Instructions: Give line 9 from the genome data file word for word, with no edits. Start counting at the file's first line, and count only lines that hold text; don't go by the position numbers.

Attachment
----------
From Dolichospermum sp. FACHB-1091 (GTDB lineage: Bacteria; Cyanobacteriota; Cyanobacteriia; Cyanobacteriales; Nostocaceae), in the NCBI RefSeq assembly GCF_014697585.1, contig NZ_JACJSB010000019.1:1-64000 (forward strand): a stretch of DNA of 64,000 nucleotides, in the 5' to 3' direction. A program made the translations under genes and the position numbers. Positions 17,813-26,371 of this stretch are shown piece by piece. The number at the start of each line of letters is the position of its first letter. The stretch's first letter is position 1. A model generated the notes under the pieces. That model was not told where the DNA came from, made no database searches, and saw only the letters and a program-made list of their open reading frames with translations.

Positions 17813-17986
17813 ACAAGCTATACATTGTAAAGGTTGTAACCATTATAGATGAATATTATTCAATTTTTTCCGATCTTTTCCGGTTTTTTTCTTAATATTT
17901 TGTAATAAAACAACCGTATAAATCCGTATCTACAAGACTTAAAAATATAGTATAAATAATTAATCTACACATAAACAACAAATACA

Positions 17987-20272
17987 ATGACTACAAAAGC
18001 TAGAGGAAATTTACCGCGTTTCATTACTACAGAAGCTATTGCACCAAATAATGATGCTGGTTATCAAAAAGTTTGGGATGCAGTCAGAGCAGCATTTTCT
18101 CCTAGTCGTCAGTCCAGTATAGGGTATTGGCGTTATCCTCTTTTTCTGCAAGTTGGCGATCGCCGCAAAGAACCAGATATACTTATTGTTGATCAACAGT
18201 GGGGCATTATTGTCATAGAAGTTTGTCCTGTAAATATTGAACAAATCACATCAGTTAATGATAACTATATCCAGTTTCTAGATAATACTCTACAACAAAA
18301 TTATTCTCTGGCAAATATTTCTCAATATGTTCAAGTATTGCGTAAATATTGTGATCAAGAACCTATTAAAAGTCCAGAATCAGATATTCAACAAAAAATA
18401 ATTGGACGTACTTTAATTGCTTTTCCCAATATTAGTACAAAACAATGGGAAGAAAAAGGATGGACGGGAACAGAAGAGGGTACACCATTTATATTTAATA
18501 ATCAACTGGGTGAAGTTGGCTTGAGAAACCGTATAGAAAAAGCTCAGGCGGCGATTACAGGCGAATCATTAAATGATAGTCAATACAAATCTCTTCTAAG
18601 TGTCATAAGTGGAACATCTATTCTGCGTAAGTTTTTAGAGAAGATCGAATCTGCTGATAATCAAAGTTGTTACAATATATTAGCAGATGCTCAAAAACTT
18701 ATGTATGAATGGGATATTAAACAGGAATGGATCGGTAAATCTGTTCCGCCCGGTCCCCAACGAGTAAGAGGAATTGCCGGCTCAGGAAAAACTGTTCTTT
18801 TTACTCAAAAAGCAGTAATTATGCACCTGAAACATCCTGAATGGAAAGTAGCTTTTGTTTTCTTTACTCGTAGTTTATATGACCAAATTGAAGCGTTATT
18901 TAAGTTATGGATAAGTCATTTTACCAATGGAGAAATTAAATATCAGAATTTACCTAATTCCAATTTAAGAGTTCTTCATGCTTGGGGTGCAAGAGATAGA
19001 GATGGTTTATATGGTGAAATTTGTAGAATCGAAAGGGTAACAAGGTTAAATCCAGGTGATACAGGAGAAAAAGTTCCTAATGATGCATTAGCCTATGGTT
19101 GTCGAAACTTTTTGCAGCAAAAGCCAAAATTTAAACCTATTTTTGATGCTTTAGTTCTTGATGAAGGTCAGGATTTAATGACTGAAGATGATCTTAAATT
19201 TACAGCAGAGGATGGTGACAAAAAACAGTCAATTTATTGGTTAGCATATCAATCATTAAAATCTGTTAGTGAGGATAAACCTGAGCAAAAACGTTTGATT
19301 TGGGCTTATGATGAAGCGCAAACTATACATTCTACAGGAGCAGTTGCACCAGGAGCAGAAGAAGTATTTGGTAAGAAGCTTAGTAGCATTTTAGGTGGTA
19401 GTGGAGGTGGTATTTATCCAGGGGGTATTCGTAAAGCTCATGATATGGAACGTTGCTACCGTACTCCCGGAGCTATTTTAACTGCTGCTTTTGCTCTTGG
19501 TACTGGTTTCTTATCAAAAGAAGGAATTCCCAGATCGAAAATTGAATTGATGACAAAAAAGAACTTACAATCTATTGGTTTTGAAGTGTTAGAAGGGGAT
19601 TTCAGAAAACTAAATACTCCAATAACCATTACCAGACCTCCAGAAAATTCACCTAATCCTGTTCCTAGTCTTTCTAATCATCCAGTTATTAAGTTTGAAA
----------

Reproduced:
18201 GGGGCATTATTGTCATAGAAGTTTGTCCTGTAAATATTGAACAAATCACATCAGTTAATGATAACTATATCCAGTTTCTAGATAATACTCTACAACAAAA